The key will be in how this is legislated, so we look forward to the consultation process.
Who will benefit most?
Those with very large complying lifetime pensions will be watching anxiously with us – a very large tax bill triggered by the transition may well rule out using the new rules and could actually create some strange (and unintended) strategy approaches.
In contrast, those with large market-linked pensions will be relieved – they have no reserves to worry about.
The biggest challenge they will face is that any new (account-based) pension they start will be subject to the normal transfer balance cap rules.
Consider, for example, a very large market-linked pension ($5 million) that started in 2006. This pension is currently worth much more than the member’s personal transfer balance cap ($1.7 million from 1 July 2021). Nonetheless, it is allowed to remain in place (with no tax being paid on some or all of the fund’s investment income) because it is subject to special rules for “capped defined benefit pensions”.
If the pension is commuted under this two-year amnesty, a commutation value will be worked out and used to reduce the pensioner’s transfer balance account, creating some space for a new pension. However, the $1.7 million transfer balance cap will apply for the new account-based pension. Clearly, then, some of the $5 million balance will have to remain in an accumulation account or be cashed out of super entirely. Depending on the circumstances, this could actually be a worse tax outcome than leaving the market-linked pension in place.
Who misses out?
There are a few groups entirely ignored by the proposed change. For example, there is no relief in cases where:
- The recipient of a complying lifetime pension has died leaving no reversionary beneficiary. The pension ceased and the remaining balance became part of the fund’s reserves. Unless the rules proposed for reserves are changed more broadly than just “reserves released when pensions are commuted under this two-year amnesty”, those reserves will still be difficult to allocate to the relevant beneficiaries
- The same applies to recipients of life-expectancy pensions where the term ended some time ago but there were amounts leftover in reserve.
There are also some groups who have fewer options. A member receiving one of these pensions as a result of a spouse’s death in the past (for example, they inherited a reversionary pension) will be subject to the normal rules prohibiting death benefit monies from being left in accumulation phase. If they choose to use the amnesty to escape their legacy pension, they will possibly be forced to take the money out of super entirely.
Flexi pensions are also explicitly excluded. This makes sense on one level – flexi pensions have always been commutable and so they don’t need this relief. A challenge for flexi pensions, however, has always been the fact that they often result in reserves being left behind after the commutation. This is because there is a statutory limit on the commutation amount that is frequently less than the relevant account balance. It’s likely that some of these members would benefit from changes to the reserve rules.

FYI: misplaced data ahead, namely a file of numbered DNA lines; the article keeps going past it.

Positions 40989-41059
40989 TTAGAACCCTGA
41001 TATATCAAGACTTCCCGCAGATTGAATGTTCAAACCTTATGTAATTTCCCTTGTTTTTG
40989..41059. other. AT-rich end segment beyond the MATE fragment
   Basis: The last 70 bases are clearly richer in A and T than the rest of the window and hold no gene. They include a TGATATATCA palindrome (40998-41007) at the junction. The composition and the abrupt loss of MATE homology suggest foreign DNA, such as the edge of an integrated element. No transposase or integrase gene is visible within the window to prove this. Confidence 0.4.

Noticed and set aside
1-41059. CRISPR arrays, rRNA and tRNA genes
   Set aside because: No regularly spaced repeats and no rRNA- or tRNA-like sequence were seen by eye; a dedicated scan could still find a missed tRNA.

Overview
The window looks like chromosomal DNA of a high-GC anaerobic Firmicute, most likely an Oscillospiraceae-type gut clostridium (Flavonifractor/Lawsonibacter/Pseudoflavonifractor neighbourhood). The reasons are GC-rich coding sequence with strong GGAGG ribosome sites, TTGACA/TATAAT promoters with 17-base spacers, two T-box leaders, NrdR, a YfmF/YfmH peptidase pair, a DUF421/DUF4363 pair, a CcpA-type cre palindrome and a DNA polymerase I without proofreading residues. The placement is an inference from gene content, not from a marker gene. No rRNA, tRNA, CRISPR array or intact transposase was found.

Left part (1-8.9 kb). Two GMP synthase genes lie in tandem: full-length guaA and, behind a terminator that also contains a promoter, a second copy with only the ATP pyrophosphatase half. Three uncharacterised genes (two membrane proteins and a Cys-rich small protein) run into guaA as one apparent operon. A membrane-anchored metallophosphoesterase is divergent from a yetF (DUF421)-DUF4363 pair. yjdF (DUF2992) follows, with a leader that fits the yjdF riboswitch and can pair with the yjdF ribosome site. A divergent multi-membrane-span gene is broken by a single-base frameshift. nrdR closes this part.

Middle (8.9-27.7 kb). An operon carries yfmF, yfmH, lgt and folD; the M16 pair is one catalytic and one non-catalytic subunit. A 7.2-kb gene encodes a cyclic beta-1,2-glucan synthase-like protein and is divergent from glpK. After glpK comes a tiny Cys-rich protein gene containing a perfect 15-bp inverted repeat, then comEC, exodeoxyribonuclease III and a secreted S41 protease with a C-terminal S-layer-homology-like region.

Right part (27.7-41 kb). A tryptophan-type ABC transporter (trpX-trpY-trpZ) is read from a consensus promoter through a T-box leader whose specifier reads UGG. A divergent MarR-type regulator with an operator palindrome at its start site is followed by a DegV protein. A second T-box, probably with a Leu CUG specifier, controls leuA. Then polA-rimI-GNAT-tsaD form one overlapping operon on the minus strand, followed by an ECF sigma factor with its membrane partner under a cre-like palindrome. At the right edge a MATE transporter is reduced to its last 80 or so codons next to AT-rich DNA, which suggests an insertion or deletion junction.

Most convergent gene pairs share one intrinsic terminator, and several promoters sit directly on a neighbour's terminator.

Finally, it would appear those receiving lifetime pensions from APRA-regulated funds (such as an old corporate defined benefit fund) and public sector schemes will be excluded. I say “appear” because the budget papers are slightly contradictory on this point.
A step in the right direction
All that said, let’s celebrate an important development here.
The government has responded to the frequent complaints from industry and individuals themselves that being locked into super pensions that were put in place under entirely different rules decades ago is punitive.
There will be cases where elderly clients with tiny SMSFs that have been stuck paying these pensions for years will finally be able to wind up their fund. For that alone, I’m glad we have this on the table, and I hope it’s legislated very quickly.
It’s due to commence on 1 July after the legislation receives Royal Assent – so one would assume 1 July 2022 at the earliest. And then pensioners will have two years to decide whether to keep their existing legacy pension or take the opportunity to jump out.
Meg Heffron is a Director of Heffron SMSF Solutions – a firm that specialises in SMSFs. She co-founded Heffron SMSF Solutions in 1998. Meg is a qualified actuary with more than 25 years of superannuation experience and she is passionate about demystifying SMSFs. In her utopian world, Australia’s best retirement structure is accessible to anyone who wants an SMSF and the professionals who work with SMSFs do so with confidence.